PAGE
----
While short-term rates have steepened, long-term rates have also edged higher – but to a lesser extent. Although the sluggish inflation outlook – despite upward revisions in growth forecasts – undoubtedly accounts for the relatively muted rise in US long-term rates, the global liquidity context is also preventing any rapid steepening. With central-bank liquidity yet to peak, and with long-term rates in Japan and the euro zone remaining at historically low levels, Treasuries remain compelling.

As the US yield curve is being shaped by two highly divergent dynamics – particularly against a backdrop of stronger growth forecasts – we cannot conclude that this trend foreshadows a recession within the next 12 months.

With liquidity remaining extremely abundant, it would be unreasonable to predict any significant steepening among long-term rates. We should bear in mind that bonds have already begun correcting sharply in the US, with 10-year yields doubling since their mid-2016 lows. Meanwhile, in the euro zone, the European Central Bank is expected to maintain its rates unchanged – they are currently at all-time lows – until 2019.

Despite the current market jitters, it would nonetheless be judicious to adjust our investment strategies to include the strong support factors that continue to underpin fixed-income markets. Any further correction among long-term rates would provide an opportunity to increase portfolio duration.

Investing involves risk. The value of an investment and the income from it will fluctuate and investors may not get back the principal invested. Past performance is not indicative of future performance. This is a marketing communication. It is for informational purposes only. This document does not constitute investment advice or a recommendation to buy, sell or hold any security and shall not be deemed an offer to sell or a solicitation of an offer to buy any security.

The views and opinions expressed herein, which are subject to change without notice, are those of the issuer or its affiliated companies at the time of publication. Certain data used are derived from various sources believed to be reliable, but the accuracy or completeness of the data is not guaranteed and no liability is assumed for any direct or consequential losses arising from their use. The duplication, publication, extraction or transmission of the contents, irrespective of the form, is not permitted.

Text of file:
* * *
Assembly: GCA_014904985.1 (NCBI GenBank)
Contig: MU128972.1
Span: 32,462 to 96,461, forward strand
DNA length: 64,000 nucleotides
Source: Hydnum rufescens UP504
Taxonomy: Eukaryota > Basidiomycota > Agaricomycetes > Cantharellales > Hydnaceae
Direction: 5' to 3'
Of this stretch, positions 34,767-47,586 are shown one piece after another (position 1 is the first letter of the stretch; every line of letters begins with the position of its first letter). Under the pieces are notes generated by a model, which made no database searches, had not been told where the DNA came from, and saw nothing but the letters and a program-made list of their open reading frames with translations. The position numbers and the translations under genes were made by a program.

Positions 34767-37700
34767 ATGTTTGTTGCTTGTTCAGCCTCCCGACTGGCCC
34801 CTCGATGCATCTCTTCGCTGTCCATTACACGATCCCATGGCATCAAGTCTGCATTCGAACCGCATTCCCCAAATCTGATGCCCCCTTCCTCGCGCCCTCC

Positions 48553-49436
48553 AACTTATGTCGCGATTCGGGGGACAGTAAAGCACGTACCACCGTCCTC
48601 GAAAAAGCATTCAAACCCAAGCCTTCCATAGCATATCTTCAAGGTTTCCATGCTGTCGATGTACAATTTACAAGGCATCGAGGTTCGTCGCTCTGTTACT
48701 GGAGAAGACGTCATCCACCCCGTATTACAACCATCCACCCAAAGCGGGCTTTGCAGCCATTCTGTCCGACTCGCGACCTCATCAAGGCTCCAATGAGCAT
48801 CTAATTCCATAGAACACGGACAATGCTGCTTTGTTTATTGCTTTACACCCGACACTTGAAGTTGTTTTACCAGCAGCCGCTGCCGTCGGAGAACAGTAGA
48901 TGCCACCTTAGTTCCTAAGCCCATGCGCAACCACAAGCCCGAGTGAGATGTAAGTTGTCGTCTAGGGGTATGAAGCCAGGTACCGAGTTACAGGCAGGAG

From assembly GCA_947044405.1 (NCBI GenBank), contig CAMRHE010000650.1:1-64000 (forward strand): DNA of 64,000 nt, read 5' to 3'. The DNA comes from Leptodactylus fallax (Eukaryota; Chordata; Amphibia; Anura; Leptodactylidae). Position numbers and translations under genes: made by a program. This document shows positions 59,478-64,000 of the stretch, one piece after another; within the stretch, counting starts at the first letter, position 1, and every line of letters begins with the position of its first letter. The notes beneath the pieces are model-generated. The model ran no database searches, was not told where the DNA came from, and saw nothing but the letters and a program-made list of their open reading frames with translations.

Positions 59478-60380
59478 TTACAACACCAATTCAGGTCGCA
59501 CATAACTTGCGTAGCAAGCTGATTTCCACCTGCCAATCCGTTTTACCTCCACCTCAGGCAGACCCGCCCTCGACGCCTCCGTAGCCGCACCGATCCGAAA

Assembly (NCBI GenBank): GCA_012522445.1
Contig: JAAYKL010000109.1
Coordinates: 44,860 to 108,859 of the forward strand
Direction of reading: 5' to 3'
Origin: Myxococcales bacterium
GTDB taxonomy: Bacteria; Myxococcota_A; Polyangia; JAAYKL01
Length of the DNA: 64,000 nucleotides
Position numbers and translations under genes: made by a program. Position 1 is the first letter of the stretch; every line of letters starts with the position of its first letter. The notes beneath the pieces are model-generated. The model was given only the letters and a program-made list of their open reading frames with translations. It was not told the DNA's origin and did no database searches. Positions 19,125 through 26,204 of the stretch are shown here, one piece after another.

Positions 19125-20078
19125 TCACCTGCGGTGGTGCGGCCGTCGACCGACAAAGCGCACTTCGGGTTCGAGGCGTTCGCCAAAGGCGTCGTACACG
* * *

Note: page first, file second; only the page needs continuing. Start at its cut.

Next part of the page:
This material has not been reviewed by any regulatory authorities. In mainland China, it is used only as supporting material to the offshore investment products offered by commercial banks under the Qualified Domestic Institutional Investors scheme pursuant to applicable rules and regulations.

This document is being distributed by the following Allianz Global Investors companies: Allianz Global Investors U.S. LLC, an investment adviser registered with the U.S. Securities and Exchange Commission; Allianz Global Investors GmbH, an investment company in Germany, authorized by the German Bundesanstalt für Finanzdienstleistungsaufsicht (BaFin); Allianz Global Investors Asia Pacific Ltd., licensed by the Hong Kong Securities and Futures Commission; Allianz Global Investors Singapore Ltd., regulated by the Monetary Authority of Singapore [Company Registration No. 199907169Z]; Allianz Global Investors Japan Co., Ltd., registered in Japan as a Financial Instruments Business Operator [Registered No. The Director of Kanto Local Finance Bureau (Financial Instruments Business Operator), No. 424, Member of Japan Investment Advisers Association]; and Allianz Global Investors Taiwan Ltd., licensed by Financial Supervisory Commission in Taiwan.